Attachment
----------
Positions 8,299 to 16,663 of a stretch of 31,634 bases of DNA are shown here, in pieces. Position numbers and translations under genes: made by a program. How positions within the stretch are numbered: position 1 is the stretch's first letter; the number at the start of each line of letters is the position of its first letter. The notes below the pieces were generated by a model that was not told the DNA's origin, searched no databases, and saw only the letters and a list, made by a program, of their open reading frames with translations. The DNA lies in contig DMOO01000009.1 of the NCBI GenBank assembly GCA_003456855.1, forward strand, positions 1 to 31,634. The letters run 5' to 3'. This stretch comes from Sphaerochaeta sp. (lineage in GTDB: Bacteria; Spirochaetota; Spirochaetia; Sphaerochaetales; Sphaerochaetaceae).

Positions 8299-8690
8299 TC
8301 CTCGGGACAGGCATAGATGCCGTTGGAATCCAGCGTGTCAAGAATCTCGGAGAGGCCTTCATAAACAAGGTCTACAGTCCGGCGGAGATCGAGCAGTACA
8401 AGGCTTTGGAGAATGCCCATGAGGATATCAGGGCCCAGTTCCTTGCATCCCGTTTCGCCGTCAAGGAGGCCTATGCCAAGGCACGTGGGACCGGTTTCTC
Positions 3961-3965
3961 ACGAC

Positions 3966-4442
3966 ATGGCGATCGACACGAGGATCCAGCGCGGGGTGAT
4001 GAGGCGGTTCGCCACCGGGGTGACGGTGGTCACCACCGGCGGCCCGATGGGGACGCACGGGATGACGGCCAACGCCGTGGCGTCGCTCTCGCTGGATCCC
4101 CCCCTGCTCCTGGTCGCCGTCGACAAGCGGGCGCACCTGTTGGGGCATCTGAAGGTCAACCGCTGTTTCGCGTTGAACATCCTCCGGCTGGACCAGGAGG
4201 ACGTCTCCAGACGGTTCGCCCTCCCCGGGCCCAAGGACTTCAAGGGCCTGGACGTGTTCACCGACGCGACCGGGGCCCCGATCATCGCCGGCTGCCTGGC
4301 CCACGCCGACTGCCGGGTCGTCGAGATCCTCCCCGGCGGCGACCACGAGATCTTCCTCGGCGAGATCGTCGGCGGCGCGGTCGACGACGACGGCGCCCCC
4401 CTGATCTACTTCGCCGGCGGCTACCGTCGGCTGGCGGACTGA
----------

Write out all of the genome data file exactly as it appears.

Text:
Positions 8,299 to 16,663 of a stretch of 31,634 bases of DNA are shown here, in pieces. Position numbers and translations under genes: made by a program. How positions within the stretch are numbered: position 1 is the stretch's first letter; the number at the start of each line of letters is the position of its first letter. The notes below the pieces were generated by a model that was not told the DNA's origin, searched no databases, and saw only the letters and a list, made by a program, of their open reading frames with translations. The DNA lies in contig DMOO01000009.1 of the NCBI GenBank assembly GCA_003456855.1, forward strand, positions 1 to 31,634. The letters run 5' to 3'. This stretch comes from Sphaerochaeta sp. (lineage in GTDB: Bacteria; Spirochaetota; Spirochaetia; Sphaerochaetales; Sphaerochaetaceae).

Positions 8299-8690
8299 TC
8301 CTCGGGACAGGCATAGATGCCGTTGGAATCCAGCGTGTCAAGAATCTCGGAGAGGCCTTCATAAACAAGGTCTACAGTCCGGCGGAGATCGAGCAGTACA
8401 AGGCTTTGGAGAATGCCCATGAGGATATCAGGGCCCAGTTCCTTGCATCCCGTTTCGCCGTCAAGGAGGCCTATGCCAAGGCACGTGGGACCGGTTTCTC
Positions 3961-3965
3961 ACGAC

Positions 3966-4442
3966 ATGGCGATCGACACGAGGATCCAGCGCGGGGTGAT
4001 GAGGCGGTTCGCCACCGGGGTGACGGTGGTCACCACCGGCGGCCCGATGGGGACGCACGGGATGACGGCCAACGCCGTGGCGTCGCTCTCGCTGGATCCC
4101 CCCCTGCTCCTGGTCGCCGTCGACAAGCGGGCGCACCTGTTGGGGCATCTGAAGGTCAACCGCTGTTTCGCGTTGAACATCCTCCGGCTGGACCAGGAGG
4201 ACGTCTCCAGACGGTTCGCCCTCCCCGGGCCCAAGGACTTCAAGGGCCTGGACGTGTTCACCGACGCGACCGGGGCCCCGATCATCGCCGGCTGCCTGGC
4301 CCACGCCGACTGCCGGGTCGTCGAGATCCTCCCCGGCGGCGACCACGAGATCTTCCTCGGCGAGATCGTCGGCGGCGCGGTCGACGACGACGGCGCCCCC
4401 CTGATCTACTTCGCCGGCGGCTACCGTCGGCTGGCGGACTGA